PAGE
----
Andy Murray finally faced somebody other than Roger Federer or Novak Djokovic in a major final. It was an opportunity too good to pass up for the Scot whose potential has been blighted in a unique era of dominance in men’s tennis.
Including Federer’s first major title (Wimbledon 2003), there have been 53 grand slams played. Federer, Rafael Nadal, and Djokovic hold 43 of those titles. Thus, Murray entered the 2016 Wimbledon final with a 2–8 record in major finals.
And he didn’t pass up his chance playing flawlessly against Canadian Milos Raonic.
“This win feels extra special because of the tough losses,” Murray said in his on-court interview after the win.
Raonic had a nation behind him hoping to see its first grand slam winner, but the world No. 2 left no doubt in winning 6–4, 7–6, 7–6.
Whether it’s the “Big 3” of Federer, Djokovic, and Nadal or the “Big 4” (tacking on Murray), dominance by a select few in men’s tennis remains the norm. The next wave of champions, which will likely include Raonic, has to wait.
Murray deservingly claimed his second Wimbledon crown and third major title, and served notice that, at 29, he belongs among tennis’ elite.
“He’s playing better than he’s ever played in his entire life right now,” said ESPN’s John McEnroe commenting on Murray’s play after he took the lead in the first set. McEnroe worked as a consultant with Raonic throughout the grass court season.
Murray only dropped two sets—in a five-set quarterfinal victory over Jo-Wilfried Tsonga—to win the title.
His superior athleticism and consistency—just 12 unforced errors—allowed him to best Raonic. When it comes to major finals, he showed his experience, which distinguishes an elite player from pretenders to the crown.
At one point, Murray returned a 147 mph serve—the second fastest in Wimbledon history—and won the point. He handled Raonic with ease in the two tiebreaks; the Canadian owned a 20–6 tiebreak record for 2016 coming into the match.
Raonic gave all he had to beat Federer in the semifinal, coming back from a two sets to one deficit. But Murray’s defense and consistency was superior. His return game blunted the Raonic power, which was so key against Federer.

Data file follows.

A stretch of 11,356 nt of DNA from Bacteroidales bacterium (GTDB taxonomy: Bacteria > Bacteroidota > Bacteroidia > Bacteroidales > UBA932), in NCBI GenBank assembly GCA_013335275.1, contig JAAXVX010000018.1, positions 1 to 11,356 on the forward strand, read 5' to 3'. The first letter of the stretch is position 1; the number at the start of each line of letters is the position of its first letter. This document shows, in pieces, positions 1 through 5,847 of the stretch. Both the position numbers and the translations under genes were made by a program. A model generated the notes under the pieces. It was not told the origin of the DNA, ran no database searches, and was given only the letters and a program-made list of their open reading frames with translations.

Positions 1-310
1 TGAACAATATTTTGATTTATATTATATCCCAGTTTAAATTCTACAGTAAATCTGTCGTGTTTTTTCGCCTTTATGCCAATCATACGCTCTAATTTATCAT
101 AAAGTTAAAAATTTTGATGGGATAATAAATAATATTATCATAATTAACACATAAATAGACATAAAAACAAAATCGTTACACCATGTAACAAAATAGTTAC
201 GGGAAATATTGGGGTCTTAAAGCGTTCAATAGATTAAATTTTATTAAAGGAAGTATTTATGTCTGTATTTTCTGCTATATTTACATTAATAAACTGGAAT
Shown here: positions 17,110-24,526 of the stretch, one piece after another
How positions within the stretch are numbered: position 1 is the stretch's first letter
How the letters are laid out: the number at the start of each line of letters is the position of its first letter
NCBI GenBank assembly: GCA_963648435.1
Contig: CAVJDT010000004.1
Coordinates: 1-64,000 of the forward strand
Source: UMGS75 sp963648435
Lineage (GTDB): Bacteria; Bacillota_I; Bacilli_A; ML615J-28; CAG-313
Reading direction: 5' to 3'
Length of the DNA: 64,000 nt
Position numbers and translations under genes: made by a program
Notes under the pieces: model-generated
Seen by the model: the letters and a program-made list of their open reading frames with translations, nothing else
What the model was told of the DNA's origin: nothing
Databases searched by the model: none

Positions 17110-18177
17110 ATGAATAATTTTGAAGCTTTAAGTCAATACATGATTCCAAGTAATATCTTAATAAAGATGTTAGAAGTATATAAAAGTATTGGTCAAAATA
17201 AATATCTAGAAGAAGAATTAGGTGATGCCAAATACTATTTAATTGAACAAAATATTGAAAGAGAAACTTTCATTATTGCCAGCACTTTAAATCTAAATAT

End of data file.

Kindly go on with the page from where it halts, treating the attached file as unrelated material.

For Raonic, the first Canadian male to play in a grand slam final, it proved to be another lesson. He reached three Masters 1000 finals—the next highest level of tournaments after the grand slams—but lost them to members of the Big 4: Nadal (Montreal 2013) and Djokovic (Paris 2014, Indian Wells 2016).
And as for the next wave of potential grand slam winners, Raonic looks like he’s the leading contender. The Canadian of Montenegrin descent is having his best year on tour. He reached the Australian Open semifinal earlier this year, his second major semifinal prior to this year’s Wimbledon.
“This one’s going to sting,” Raonic said after the match. “Nothing I want more than to be back here.”
At 25, Raonic has time on his side and no doubt after reaching his first major final is expected to be in many more before his career is done. He is leading the charge for Canada—emerging as a tennis powerhouse nation with countryman Denis Shapovalov winning the boys’ singles title earlier in the day.
But Wimbledon 2016 will be remembered for Andy Murray’s phenomenal performance and a notice that it’s still too early to say Djokovic can be the greatest of all time after the Serb won the 2016 French Open, which completed his career grand slam.
No doubt Djokovic will redouble his efforts to capitalize on these critical years to rack up more slam titles. He’ll be the favorite for the U.S. Open, but Murray will be right there with him.
Follow Rahul on Twitter @RV_ETSports